Nov

    Recent Initiatives by the U.S. Government to Combat Forced Labor Practices

    9 AM GMT

    In-Person event at:
    Sidley Austin
    1500 K St NW
    Washington, DC

    Teleconference option available!


    According to the International Labor Organization, forced labor, including human trafficking, in the private economy accounts for $150 billion in illegal profits each year, and the Department of State’s 2015 Trafficking in Persons Report placed a “special emphasis on trafficking in the global marketplace.” Recently, the U.S. has undertaken efforts through both domestic law and the global platform under the Trans-Pacific Partnership (“TPP”) to address this issue.  U.S. law (Section 307 of the Tariff Act of 1930) prohibits the importation of merchandise mined, produced or manufactured in whole or in part, by forced labor. In February 2016, Congress eliminated an exception to the import ban that many deemed an unacceptable loophole. Since then, there has been a significant increase in instances of enforcement of this law, with the detention of Chinese imports from the specialty chemicals industry and the food and beverage industry. U.S. Customs & Border Protection (“CBP”) also established a Taskforce to identify potential violations, and is actively soliciting tips from the public and is revising its regulations to correspond with the change. On the global front, the U.S.-led TPP would require all signatory parties to eliminate forced labor practices and to discourage the importation of goods produced in whole or in part by forced labor. This program will bring together U.S. Government officials, businesses, and other organizations potentially impacted by the revised law to discuss the heightened interest in Section 307, what steps are being taken in response, including enhanced supply chain traceability and accountability, and what revisions are necessary to the existing CBP regulations to ensure a transparent decision-making process in response to allegations that supply chains for imported merchandise include forced labor.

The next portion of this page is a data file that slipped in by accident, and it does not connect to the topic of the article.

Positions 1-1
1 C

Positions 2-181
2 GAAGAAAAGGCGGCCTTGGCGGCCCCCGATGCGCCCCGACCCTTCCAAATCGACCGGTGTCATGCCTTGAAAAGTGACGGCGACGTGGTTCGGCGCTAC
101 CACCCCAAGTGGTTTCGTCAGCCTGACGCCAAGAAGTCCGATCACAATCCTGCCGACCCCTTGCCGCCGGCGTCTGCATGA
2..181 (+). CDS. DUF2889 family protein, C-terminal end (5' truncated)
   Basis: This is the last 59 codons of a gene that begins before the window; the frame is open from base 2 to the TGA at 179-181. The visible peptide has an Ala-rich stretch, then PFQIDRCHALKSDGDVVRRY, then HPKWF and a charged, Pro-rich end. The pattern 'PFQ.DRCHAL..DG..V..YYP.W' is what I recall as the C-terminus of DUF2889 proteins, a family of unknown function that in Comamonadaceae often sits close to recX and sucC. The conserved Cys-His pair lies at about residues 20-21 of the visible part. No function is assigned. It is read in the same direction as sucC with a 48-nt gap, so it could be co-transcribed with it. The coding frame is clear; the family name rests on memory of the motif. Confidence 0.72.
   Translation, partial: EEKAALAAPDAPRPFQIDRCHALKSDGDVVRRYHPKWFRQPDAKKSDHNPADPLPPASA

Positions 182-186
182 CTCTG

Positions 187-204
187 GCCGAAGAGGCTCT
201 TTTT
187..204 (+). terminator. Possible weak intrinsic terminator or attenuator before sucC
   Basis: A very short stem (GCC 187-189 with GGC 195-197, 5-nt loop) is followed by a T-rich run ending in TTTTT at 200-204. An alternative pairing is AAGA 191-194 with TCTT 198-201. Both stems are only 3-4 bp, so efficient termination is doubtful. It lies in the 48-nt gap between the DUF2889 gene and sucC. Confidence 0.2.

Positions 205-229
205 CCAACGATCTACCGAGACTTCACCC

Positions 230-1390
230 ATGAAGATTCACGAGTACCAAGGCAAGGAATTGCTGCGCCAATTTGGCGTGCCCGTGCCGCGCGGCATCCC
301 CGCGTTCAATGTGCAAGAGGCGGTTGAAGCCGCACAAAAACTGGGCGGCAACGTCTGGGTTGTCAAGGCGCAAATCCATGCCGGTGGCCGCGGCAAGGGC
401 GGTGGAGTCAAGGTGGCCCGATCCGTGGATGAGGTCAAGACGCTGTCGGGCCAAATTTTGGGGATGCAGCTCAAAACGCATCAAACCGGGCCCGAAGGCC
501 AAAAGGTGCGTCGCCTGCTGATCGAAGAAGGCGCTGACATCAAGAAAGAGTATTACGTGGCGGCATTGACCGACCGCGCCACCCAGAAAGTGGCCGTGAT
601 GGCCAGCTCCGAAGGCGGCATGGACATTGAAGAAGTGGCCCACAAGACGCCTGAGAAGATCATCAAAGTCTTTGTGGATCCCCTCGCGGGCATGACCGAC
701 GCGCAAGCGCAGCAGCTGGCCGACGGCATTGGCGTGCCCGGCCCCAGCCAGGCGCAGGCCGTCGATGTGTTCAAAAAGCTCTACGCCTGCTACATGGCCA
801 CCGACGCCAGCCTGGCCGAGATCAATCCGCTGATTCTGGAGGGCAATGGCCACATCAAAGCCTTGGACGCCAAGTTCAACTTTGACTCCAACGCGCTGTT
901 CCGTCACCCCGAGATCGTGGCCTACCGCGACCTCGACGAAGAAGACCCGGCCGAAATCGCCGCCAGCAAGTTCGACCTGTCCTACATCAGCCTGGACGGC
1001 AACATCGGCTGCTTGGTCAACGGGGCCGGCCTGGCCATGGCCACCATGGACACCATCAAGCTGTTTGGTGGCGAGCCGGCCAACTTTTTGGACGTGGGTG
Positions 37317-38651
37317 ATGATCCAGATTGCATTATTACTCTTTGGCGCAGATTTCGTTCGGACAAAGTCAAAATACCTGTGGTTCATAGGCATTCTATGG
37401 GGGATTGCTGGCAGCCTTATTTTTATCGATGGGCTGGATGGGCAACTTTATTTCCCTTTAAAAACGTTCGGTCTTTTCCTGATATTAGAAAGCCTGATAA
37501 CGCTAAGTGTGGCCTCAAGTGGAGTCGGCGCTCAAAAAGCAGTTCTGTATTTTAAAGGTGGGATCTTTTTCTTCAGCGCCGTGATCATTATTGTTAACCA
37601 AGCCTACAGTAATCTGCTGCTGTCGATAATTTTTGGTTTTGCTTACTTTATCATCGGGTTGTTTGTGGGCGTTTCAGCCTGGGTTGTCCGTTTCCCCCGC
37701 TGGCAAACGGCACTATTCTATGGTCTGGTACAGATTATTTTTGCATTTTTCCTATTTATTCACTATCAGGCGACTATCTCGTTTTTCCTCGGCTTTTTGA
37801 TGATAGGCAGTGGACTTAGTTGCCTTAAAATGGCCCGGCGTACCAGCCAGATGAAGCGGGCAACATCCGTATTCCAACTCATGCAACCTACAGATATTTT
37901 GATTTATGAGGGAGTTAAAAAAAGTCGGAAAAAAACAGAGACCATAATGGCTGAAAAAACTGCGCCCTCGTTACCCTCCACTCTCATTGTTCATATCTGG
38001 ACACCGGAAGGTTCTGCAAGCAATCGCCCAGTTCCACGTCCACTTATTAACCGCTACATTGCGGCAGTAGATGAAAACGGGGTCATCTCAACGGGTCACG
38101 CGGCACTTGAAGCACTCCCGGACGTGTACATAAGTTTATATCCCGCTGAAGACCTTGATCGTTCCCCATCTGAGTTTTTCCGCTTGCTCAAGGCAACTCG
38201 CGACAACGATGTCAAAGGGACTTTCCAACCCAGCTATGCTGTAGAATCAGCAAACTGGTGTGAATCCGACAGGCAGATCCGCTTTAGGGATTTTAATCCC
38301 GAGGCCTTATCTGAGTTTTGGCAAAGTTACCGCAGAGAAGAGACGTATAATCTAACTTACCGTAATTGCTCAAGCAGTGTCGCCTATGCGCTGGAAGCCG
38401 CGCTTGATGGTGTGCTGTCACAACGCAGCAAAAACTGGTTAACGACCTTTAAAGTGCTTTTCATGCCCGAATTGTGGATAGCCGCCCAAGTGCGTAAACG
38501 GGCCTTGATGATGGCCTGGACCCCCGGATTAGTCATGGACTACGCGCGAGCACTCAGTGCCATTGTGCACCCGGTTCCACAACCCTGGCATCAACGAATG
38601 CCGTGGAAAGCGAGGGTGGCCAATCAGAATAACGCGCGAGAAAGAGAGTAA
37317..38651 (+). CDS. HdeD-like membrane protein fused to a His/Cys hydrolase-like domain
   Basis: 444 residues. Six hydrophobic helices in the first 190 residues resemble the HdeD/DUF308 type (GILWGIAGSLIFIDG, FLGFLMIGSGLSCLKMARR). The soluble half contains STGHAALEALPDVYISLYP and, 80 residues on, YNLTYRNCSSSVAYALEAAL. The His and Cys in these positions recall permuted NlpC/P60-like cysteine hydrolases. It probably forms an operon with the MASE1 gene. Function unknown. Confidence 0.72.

Speakers:

    • Alice Kipel, Executive Director, Rulings & Regulations, US Customs and Border Protection
    • Jason Kearns, Chief International Trade Counsel, House Committee on Ways and Means 
    • Eric Gottwald, Legal and Policy Director, International Labor Rights Forum 
    • Carlos Busquets, Director of Public Policy, Electronic Industry Citizenship Coalition

    Moderators: 

    • Brenda Jacobs, Sidley Austin
    • Sahar Hafeez, Stewart and Stewart
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    Recent Initiatives by the U.S. Government to Combat Forced Labor Practices

    Event Details

    Format

    In-Person

    Date

    Nov 03, 2016

    2016-11-03T09:00:00 2016-11-03T10:30:00 Recent Initiatives by the U.S. Government to Combat Forced Labor Practices

    In-Person event at:
    Sidley Austin
    1500 K St NW
    Washington, DC

    Teleconference option available!


    According to the International Labor Organization, forced labor, including human trafficking, in the private economy accounts for $150 billion in illegal profits each year, and the Department of State’s 2015 Trafficking in Persons Report placed a “special emphasis on trafficking in the global marketplace.” Recently, the U.S. has undertaken efforts through both domestic law and the global platform under the Trans-Pacific Partnership (“TPP”) to address this issue.  U.S. law (Section 307 of the Tariff Act of 1930) prohibits the importation of merchandise mined, produced or manufactured in whole or in part, by forced labor. In February 2016, Congress eliminated an exception to the import ban that many deemed an unacceptable loophole. Since then, there has been a significant increase in instances of enforcement of this law, with the detention of Chinese imports from the specialty chemicals industry and the food and beverage industry. U.S. Customs & Border Protection (“CBP”) also established a Taskforce to identify potential violations, and is actively soliciting tips from the public and is revising its regulations to correspond with the change. On the global front, the U.S.-led TPP would require all signatory parties to eliminate forced labor practices and to discourage the importation of goods produced in whole or in part by forced labor. This program will bring together U.S. Government officials, businesses, and other organizations potentially impacted by the revised law to discuss the heightened interest in Section 307, what steps are being taken in response, including enhanced supply chain traceability and accountability, and what revisions are necessary to the existing CBP regulations to ensure a transparent decision-making process in response to allegations that supply chains for imported merchandise include forced labor. 

    Speakers:

    • Alice Kipel, Executive Director, Rulings & Regulations, US Customs and Border Protection
    • Jason Kearns, Chief International Trade Counsel, House Committee on Ways and Means 
    • Eric Gottwald, Legal and Policy Director, International Labor Rights Forum 
    • Carlos Busquets, Director of Public Policy, Electronic Industry Citizenship Coalition

    Moderators: 

    • Brenda Jacobs, Sidley Austin
    • Sahar Hafeez, Stewart and Stewart

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